Afterwards, we quickly made realistic looking prototypes in a matter of hours and tested them with users we recruited via our established channel on the cross-government Slack. Among other things, we showed them a new navigation bar, a ‘what’s new’ section on the landing page, and new categories in which we present guidance by task, by delivery phase, and by topic. Interacting with users on Slack continuously allowed us to find research participants who provided valuable critical feedback in a few hours.
After completing the design sprint and its 6 research sessions, we reviewed the comments, questions and suggestions received, iterated our design drafts, and mapped the proposed changes to our product regarding their impact and effort. Subsequently, we shared the results in show and tells, presented them to senior management and started working on changes that do not require support from many other people or skills we currently do not have in our team.
After working on numerous content changes and establishing a new community-led operating model, the entire team found it refreshing to work on the underlying software product and improvements to the experience users have with it.
What’s happening next
In the coming weeks and months, we plan to make several smaller but fundamental changes to navigation and content presentation in the Service Manual and Standard. In addition, we are developing various essential improvements in response to the different mental models of our users and to accommodate their primary tasks. To further identify, prioritise, and measure the most common user tasks across the Service Manual and Standard, we are planning work using Gerry McGovern’s Top Tasks methodology. This will also cover the Technology Code of Practice and other CDDO-owned content on GOV.UK. On a strategic level, we are linking our work closely to CDDO’s new services transformation programme.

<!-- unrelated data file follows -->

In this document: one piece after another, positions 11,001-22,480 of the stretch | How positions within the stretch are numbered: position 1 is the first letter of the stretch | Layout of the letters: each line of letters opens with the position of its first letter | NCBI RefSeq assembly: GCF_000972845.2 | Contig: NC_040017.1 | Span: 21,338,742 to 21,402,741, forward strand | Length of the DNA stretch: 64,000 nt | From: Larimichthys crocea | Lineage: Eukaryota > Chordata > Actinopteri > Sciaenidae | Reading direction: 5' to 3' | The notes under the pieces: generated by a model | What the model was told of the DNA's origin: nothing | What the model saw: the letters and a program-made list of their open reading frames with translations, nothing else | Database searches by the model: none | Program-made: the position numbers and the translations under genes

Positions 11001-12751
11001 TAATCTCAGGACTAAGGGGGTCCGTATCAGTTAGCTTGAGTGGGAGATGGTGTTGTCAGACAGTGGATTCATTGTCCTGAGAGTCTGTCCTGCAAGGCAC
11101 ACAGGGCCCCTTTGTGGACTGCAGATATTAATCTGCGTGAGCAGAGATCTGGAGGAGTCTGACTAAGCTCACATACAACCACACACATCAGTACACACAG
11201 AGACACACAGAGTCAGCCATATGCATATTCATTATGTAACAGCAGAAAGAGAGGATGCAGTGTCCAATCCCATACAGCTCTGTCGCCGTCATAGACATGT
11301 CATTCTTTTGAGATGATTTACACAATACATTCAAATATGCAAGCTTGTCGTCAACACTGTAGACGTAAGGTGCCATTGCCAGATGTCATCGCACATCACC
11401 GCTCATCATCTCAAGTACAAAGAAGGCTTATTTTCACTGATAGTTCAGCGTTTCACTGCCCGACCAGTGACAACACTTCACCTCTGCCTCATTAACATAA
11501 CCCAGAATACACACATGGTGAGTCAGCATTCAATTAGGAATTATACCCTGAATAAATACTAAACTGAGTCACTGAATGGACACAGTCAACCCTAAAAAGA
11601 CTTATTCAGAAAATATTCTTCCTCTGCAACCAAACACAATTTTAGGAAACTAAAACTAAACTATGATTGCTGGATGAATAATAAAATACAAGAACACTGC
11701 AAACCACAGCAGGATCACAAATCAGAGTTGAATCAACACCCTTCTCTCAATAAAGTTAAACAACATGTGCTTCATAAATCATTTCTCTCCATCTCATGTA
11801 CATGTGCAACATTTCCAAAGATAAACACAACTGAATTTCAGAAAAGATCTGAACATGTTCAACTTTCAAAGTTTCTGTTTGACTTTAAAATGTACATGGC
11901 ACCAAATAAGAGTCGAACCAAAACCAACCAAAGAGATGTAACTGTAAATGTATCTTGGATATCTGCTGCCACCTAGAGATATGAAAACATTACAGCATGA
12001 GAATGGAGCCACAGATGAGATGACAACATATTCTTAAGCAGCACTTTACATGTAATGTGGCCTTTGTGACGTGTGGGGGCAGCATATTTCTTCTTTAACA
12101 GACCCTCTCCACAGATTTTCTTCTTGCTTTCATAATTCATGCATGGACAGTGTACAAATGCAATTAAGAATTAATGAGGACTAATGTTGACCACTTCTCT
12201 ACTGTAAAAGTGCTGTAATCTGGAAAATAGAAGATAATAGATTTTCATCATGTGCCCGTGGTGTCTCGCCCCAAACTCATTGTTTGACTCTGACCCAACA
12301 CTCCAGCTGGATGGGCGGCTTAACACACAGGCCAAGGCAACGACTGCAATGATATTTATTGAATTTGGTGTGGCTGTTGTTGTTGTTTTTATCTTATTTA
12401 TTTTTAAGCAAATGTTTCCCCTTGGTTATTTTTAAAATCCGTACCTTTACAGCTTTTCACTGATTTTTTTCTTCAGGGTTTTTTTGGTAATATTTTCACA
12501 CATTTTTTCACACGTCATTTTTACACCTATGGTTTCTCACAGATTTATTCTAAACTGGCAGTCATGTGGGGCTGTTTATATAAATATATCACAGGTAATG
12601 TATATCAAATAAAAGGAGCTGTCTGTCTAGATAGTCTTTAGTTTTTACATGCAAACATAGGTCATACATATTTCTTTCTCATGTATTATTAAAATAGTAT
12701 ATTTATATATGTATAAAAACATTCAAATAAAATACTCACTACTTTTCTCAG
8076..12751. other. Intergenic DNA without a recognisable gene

At the same time, we have multiple minor and major guidance changes in the works. The most extensive forthcoming alterations are to our data guidance and the new policy intent guidance. Moreover, we are rethinking how our different products, the Service Standard and the Service Manual relate to each other, to other guidance and standard products like the GOV.UK Design System and the Technology Code of Practice and wider service transformation efforts in CDDO and GDS.
Join the channel #servicemanual on the cross-government Slack to read our weekly updates and engage in discussions with other users or write us an email to provide feedback on our products and guidance. You can also sign up to take part in research activities that inform our work on the Service Manual and Service Standard.